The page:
If you want to understand how little most Republicans in office prioritize fiscal responsibility, check out their responses to the debt and budget agreement reached this week between congressional Democrats and the White House, which ranged from enthusiastic to tepid to unsure. Missing from the conversation about whether the spending hikes are fine or just tolerable was any notable discussion about spending less – at least on certain things – and what that might look like.
In a Monday tweet, President Trump hailed the budget deal as “a real compromise in order to give another big victory to our Great Military and Vets!” House Majority Whip Kevin McCarthy (R-Calif.) said, “While this deal is not perfect, compromise is necessary in divided government.” Senator David Perdue (R-Ga.) similarly described the deal as a “reasonable compromise.”
Former Massachusetts governor-turned Utah Senator Mitt Romney, the same man who implemented the state version of Obamacare before Obamacare was a thing, gave a cryptic “No comment.” Economic advisor Larry Kudlow defended the deal by saying that it contained "very modest" spending increases. But not to worry, President Trump will focus more intently on trimming deficits if he's elected for a second term.
The reality, though, is this deal is horrendous. See for yourself.
A few days ago, the Office of Budget Management announced that the deficit would soon hit $1 trillion. It’s not only several years earlier than originally projected, it is also a fast-growing deficit in a booming economy. Under Trump, spending will have increased by 22 percent.
With that in mind, recall that this deal will lift the spending caps Republicans secured in a 2011 deal with then-President Obama to raise the debt limit—an increase in discretionary federal spending above the agreed upon levels by $322 billion over two years. As a result, the debt will grow an additional $1.7 trillion over ten years. If you add the increase in discretionary spending agreed to in this deal to this year’s projected spending, you get $420 billion over last year—a 10 percent increase.
And why did they agree to this additional spending? More debt! Under this deal, there will be absolutely no limit on how much new debt Uncle Sam can accumulate between now and July 31, 2021. The compromise is effectively more spending in exchange for more debt. Try selling that one to your banker!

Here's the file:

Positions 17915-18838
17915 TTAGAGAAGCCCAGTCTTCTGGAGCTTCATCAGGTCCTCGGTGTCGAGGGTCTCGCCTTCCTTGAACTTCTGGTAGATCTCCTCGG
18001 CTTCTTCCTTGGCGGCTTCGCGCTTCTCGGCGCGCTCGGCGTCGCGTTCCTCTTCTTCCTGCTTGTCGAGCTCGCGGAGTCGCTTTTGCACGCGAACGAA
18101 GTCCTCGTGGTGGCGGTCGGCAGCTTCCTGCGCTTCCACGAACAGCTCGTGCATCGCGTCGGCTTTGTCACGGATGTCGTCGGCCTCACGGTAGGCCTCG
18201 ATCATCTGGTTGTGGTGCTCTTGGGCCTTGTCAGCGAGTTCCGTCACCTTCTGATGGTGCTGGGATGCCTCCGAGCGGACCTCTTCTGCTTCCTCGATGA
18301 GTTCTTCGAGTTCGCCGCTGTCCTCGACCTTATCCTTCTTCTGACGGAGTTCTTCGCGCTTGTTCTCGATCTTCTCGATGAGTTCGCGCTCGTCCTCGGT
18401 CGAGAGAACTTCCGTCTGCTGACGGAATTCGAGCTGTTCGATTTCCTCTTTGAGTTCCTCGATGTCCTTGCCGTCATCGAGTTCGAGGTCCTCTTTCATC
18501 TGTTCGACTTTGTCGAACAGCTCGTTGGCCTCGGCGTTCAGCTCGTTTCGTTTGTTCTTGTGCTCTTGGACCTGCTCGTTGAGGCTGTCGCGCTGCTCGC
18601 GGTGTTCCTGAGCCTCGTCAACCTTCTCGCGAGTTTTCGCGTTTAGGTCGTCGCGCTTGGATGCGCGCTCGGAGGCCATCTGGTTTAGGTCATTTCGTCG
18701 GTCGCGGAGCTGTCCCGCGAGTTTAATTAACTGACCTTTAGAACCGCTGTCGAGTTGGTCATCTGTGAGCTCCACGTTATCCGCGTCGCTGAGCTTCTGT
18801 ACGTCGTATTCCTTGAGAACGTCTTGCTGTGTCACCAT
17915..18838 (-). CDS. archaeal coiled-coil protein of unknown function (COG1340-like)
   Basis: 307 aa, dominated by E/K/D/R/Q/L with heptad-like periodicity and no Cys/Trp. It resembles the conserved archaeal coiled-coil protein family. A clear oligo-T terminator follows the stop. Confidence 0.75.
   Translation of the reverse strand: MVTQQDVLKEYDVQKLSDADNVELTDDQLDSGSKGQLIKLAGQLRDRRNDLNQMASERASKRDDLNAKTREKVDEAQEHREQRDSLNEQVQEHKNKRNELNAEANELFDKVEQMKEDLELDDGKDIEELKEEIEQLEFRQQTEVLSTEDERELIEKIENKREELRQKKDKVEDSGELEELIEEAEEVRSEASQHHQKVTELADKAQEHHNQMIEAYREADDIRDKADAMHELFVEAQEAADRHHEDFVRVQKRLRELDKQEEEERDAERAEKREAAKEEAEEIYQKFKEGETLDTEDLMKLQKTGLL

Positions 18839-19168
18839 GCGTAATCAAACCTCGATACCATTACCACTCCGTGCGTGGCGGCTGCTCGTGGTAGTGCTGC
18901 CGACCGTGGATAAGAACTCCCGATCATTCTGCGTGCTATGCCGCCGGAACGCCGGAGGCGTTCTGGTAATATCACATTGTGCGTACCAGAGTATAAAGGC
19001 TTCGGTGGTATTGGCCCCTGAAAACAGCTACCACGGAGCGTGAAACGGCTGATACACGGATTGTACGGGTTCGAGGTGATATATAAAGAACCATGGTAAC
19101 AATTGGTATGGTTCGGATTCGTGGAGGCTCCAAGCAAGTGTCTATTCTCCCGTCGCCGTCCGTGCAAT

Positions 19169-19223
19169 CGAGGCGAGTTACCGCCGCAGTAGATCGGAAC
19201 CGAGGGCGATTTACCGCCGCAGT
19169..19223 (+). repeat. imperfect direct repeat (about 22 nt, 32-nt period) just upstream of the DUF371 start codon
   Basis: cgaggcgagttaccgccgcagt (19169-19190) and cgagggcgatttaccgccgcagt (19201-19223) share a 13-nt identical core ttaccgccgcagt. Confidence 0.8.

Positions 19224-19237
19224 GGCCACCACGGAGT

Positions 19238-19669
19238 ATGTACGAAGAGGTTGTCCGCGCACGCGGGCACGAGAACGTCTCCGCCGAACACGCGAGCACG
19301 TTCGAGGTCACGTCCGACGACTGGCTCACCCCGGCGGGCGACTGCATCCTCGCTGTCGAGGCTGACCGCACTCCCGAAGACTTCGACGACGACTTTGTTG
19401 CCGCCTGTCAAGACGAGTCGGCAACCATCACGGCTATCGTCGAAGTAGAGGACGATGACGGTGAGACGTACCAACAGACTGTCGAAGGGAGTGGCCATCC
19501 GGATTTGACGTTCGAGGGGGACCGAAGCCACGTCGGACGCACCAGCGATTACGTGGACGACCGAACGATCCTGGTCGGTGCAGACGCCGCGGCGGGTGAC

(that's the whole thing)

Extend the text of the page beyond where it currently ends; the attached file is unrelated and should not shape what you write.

To be fair to this administration, this isn’t the first time congressional Republicans have messed with the caps. This is the fourth two-year deal lifting the caps since they were agreed upon in 2011. There was also a one-year delay in the caps’ implementation in 2013, which means that Congress has broken its own spending limits 100 percent of the time.
The idea that this extra spending was necessary to get an increase in the debt ceiling is bogus. Trump’s own budget director, Mick Mulvaney, was strongly advocating for the implementation of a one-year overall spending freeze instead of this spending frenzy. This option would have made demanding more spending cuts in the next year, which the president claims he wants, easier. It could have also been a political winner: Republicans would have been more fiscally responsible going into 2020, while possibly leaving Speaker Pelosi to explain why she preferred to let the government default on its debt rather than take that deal.
As for the excuse that this is a great victory for the military, it is getting old. Despite what many Republicans believe, not every additional dollar spent on defense will produce an additional dollar of national security. The Department of Defense, an agency that repeatedly fails its audit and seems to have no clue where all of its money is, is not exempt from the waste, fraud and abuse that takes place in other areas of the budget.
Those of us who prefer restraint with our children’s tax dollars to a helpless cycle of ballooning deficits and broken promises can still hope for Uncle Sam to someday exercise a reasonable amount of control over his spending. What might that look like?
For one thing, Congress should be willing to look to every department and every program for significant savings—including the Department of Defense. Then, it must address the drivers of our future debt: Social Security, Medicare and Medicaid. It should return to the private sector and to the states those functions that don’t belong at the federal level, including transportation and education. Finally, it should cut all subsidies to private companies, which include export subsidies, handouts to small businesses and farmers, most programs in the Department of Commerce and more.
I’d say it’s wishful thinking, but eventually it stops being much of a choice.